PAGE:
I read the other day that religion is important in peoples’ lives because people don’t like ambiguity. I’m pretty sure the people referred to there aren’t poets. Poets strive for ambiguity for poetry, the ultimate distillation of language. Ambiguity in poetry is a way of saying more with less; it gives you more bang for your buck.

So what is it about ambiguity that upsets people? Is it the idea that there is no such thing as a sure thing? Is it that the big secret is that there is no big secret?


The point is while some people, like poets and philosophers, work with and embrace ambiguity, most people are uncomfortable with the uncertainty. They want to know the answer, the secret, the truth. It is why people attend church or read deeply into philosophy.


I remember my “Intro to Philosophy” course as an undergraduate years ago. We first spent a week proving the existence of God. Then we spent a week proving that God does not exist. Good starting point for philosophy. It worked for me and made me love philosophy, even though it didn’t help me with doubt.


But doubt makes life interesting. It is healthy and makes us question things that others tell us. I’m glad both my sons doubt religion. They heeded my warning about not trusting anyone who says they have all of the answers. Snake oil salesmen, con men, and holy men. At the end of the day, the doubt and questioning, the fear of not knowing that people have trouble with, all comes down to faith.


I mentioned at the beginning of this blog post that holy men still use the fear of death and possibility of an afterlife to keep us in line. It is about control and it’s even more about money. Have you seen the Vatican? Seen the mansions, limos, and private planes of the television evangelists? I know, I know I’m not being fair—religious institutions provide substantial amounts of cash and other aid for all sorts of causes. They do wonderful things. But many of these organizations have the ulterior motive of bringing non-believers into the fold. Creating more numbers who will contribute part of their hard earned cash to the church.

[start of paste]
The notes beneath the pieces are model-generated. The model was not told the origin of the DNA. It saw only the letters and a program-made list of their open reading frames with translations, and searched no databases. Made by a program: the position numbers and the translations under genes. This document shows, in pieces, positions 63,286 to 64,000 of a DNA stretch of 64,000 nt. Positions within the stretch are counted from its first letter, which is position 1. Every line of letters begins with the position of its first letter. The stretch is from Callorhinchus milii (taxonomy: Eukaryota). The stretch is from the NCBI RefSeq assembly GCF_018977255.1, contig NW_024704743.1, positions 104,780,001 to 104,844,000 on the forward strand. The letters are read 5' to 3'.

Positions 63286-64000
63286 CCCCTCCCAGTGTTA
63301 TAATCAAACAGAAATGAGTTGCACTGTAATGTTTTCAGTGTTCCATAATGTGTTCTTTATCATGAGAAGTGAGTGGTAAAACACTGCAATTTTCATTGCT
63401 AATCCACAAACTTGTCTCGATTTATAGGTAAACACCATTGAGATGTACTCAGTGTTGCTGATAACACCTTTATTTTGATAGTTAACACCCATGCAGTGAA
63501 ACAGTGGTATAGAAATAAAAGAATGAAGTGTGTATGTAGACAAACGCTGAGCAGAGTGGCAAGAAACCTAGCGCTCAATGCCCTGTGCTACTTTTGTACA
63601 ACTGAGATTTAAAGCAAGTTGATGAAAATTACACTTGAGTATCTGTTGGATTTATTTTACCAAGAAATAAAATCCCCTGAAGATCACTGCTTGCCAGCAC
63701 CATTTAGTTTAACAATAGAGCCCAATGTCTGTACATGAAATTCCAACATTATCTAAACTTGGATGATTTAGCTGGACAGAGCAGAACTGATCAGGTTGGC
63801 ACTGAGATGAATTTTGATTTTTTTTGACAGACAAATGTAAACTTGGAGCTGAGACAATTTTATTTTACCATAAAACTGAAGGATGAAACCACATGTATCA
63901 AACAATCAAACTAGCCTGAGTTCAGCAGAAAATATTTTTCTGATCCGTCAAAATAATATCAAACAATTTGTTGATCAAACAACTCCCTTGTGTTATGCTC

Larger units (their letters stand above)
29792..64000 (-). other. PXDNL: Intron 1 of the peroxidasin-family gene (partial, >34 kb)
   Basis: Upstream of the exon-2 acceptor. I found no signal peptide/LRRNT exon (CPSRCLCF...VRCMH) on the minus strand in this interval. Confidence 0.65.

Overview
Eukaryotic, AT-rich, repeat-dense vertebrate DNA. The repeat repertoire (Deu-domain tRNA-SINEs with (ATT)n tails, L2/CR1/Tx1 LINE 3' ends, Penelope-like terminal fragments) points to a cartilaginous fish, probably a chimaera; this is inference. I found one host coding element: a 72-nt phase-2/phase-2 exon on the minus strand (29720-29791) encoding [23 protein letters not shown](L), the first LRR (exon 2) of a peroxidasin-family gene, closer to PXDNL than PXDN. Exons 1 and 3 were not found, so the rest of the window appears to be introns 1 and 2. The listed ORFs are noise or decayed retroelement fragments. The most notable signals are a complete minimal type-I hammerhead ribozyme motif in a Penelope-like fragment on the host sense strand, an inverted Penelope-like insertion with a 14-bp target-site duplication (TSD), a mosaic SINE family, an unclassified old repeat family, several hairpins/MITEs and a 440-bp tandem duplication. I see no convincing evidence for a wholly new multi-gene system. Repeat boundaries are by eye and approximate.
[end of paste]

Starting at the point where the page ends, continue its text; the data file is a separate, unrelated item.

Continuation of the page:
Maybe it isn’t such a bad thing. Religion gives people hope that a “better” place awaits them after their life on earth. I guess religion is ambiguous as well. Some good, some bad, some true believers honestly trying to spread “the word.”


But, who knows? I don’t have the answers. Certainly I’d love to believe in someone or something with all the answers, like that fortune-teller in Kathmandu years ago. But, deep down I knew it wasn’t real. I just wanted it to be real; I wanted to believe. Religion is seductive. It says to you: “follow me and you will find all of the answers. Follow me and you’ll have eternal life.” But, I can’t lie to myself. I doubt. I don’t blindly trust. I thrive on ambiguity.